[coreboot] SPI controller and Lock bits

Sam Kuper sam.kuper at uclmail.net
Tue Oct 2 13:48:32 CEST 2018

On 02/10/2018, Nico Huber <nico.huber at secunet.com> wrote:
> Am 02.10.18 um 11:53 schrieb Sam Kuper:
>> On 01/10/2018, Youness Alaoui <kakaroto at kakaroto.homelinux.net> wrote:
> tldr; whether the effort to disable write protection is reasonable
> or not depends on what you want to write protect.


> You two might have different kinds of updates in mind. You don't need
> a switch for every update. With a read-only root of trust, for instance,
> that is secured by the switch or jumper or whatever, you could still
> update everything else with software only. That root of trust could
> either verify a signature of the following firmware parts (like vboot
> does) or start a measuring chain or (ideally) do both.
> Separating functional updates from those that change platform-ownership
> is a key feature of vboot. Without such separation, you'll either make
> owning too easy or updating too hard.

In principle, I agree. But in practice, Librems don't seem to possess
this kind of separation (yet?).

>>> As for your question earlier about someone forgetting it. I would
>>> assume that it would be easy to have the Heads menu show a big warning
>>> to the user if it's left unprotected
>> Your assumption fails against a BadHeads attack.
> You need to tamper more than just HEADS, otherwise the attestation of
> the firmware (e.g. via TOTP or a Librem Key) would fail.

That was not my understanding.

See this outline of a putative "BadHeads" attack:

Also see Kyle Rankin's apparent confirmation that such attacks succeed
(on current Librems):

If I was mistaken about this, then I apologise.

> But...
> there are technical pitfalls that leave the same problem for a momentary
> switch: Unless you use real custom chips, you'll have to use the access
> protection current chips support and in the case of SPI NOR flashes
> there usually is no simple on/off signal that tells the chip to deny
> writes. Usually, you only signal it to protect its write-protection
> configuration which you could forget to set correctly after flashing
> too.

Does this mean that Peter Stuge's suggestion to (de-)solder a typical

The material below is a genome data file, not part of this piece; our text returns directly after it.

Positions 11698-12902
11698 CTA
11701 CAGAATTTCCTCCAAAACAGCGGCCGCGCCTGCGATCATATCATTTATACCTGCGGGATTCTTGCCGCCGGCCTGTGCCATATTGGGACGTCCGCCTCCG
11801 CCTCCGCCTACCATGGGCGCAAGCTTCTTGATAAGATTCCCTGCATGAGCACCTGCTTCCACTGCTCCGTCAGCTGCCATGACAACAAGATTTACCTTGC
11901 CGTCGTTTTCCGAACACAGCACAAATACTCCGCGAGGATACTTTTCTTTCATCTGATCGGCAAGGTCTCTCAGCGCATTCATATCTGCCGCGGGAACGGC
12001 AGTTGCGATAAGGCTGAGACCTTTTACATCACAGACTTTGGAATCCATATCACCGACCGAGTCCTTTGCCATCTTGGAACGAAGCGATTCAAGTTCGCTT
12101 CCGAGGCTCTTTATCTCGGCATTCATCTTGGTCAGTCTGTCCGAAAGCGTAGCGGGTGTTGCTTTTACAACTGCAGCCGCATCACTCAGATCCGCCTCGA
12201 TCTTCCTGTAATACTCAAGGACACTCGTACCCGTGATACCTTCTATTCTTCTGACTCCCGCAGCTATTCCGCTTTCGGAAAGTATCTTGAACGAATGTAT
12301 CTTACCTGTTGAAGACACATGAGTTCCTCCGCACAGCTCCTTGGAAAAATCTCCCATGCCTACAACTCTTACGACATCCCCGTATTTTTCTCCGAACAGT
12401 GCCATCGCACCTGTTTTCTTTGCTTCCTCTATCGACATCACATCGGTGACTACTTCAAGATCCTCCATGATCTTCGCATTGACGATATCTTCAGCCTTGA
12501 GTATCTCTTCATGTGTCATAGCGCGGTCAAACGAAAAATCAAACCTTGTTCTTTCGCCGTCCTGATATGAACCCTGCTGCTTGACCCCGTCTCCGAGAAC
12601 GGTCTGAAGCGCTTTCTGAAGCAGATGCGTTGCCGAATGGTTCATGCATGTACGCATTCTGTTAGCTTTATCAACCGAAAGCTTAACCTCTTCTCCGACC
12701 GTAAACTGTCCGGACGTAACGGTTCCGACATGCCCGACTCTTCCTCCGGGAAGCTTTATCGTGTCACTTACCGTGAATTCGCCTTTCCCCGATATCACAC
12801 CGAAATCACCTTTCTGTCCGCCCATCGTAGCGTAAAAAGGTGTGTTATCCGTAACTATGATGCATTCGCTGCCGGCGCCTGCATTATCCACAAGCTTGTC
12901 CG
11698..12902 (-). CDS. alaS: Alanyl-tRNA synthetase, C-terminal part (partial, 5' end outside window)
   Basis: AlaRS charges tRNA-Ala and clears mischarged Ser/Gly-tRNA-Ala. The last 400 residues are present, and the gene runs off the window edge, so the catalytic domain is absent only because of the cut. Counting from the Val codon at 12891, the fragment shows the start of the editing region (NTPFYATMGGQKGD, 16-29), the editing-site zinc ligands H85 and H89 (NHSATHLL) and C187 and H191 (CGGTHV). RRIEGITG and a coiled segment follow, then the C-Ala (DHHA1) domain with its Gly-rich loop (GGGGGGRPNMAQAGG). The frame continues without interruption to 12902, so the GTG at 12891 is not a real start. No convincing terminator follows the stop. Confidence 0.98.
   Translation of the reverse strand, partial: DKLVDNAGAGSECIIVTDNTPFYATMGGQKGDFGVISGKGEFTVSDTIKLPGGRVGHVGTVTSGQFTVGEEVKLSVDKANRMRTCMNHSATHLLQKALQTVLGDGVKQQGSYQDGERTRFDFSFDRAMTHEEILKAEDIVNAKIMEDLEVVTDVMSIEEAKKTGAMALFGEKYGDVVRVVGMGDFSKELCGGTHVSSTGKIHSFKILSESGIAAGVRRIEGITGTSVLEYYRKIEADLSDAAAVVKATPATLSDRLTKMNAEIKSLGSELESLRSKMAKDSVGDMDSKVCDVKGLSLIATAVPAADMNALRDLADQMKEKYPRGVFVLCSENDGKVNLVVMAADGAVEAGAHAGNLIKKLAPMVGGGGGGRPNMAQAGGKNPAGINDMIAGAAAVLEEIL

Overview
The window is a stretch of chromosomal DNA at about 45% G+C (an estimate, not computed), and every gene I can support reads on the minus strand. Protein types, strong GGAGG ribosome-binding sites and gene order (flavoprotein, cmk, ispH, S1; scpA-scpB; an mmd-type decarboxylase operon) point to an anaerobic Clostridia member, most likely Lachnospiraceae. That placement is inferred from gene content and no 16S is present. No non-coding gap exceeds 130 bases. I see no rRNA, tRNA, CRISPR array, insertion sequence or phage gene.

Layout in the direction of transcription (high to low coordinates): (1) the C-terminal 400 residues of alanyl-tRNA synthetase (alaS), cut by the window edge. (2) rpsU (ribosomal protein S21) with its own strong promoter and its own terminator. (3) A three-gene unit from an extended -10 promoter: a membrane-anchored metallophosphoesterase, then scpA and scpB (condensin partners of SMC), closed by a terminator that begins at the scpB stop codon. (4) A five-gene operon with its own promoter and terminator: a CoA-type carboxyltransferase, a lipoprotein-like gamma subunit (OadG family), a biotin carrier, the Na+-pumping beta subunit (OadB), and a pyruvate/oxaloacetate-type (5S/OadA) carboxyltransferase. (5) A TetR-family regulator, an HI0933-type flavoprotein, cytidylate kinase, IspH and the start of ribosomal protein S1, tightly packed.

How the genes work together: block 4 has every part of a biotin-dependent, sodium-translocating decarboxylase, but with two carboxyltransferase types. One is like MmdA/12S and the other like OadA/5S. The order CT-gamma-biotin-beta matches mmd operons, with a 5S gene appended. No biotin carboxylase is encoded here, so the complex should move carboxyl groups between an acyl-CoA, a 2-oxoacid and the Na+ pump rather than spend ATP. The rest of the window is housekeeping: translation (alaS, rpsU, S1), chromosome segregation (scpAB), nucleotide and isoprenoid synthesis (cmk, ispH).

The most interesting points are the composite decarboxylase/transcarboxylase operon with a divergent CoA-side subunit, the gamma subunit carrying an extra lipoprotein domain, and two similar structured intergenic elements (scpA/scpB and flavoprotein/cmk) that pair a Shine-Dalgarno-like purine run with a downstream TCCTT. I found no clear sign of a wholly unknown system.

SPI flash chip's write-protect pin was erroneous?


> What I'm trying to show here is that there is no simple solution that
> can be implemented in a single spot like putting a switch next to the
> existing kill switches. One shouldn't rush to implement new schemes
> that might seem better (compared to the state of the art, which is
> vboot, imho). If one wants to enhance the security of their next batch
> of laptops, implementing something compatible to what is already there
> and has itself proven to work would be a good approach (and it seems
> to me that is what Youness has in mind).

I agree about not leaping to conclusions. Sorry if it seemed that this
is what I was doing. A couple of posts back, I did try to make clear
that I believe security improvements in the firmware will be valuable
(albeit probably not sufficient; i.e. a hardware switch of some kind
would also be helpful).

> Also, Sam, you seem to be pushing for a hardware addition that suits
> [wanting] to install updates that you just compiled yourself.
> But that's not everybody's use case.

Whether the context is a solo user, a small organisation, or a large
one, it seems to me that upgrading at least *some* parts of the
firmware should require physical access.

As for how much effort it should be to gain that physical access, I
agree with your implicit point that if changing the root of trust is
separated from upgrading other parts of the firmware, then it may make
sense for the former, which should probably be done only rarely, to be
effortful (e.g. to require removal of the bottom case, and use of ESD
precautions). This would reduce the risk of a passer-by being able to
change the root of trust on a laptop that someone has accidentally
left running and unlocked for a moment while going to the bathroom or

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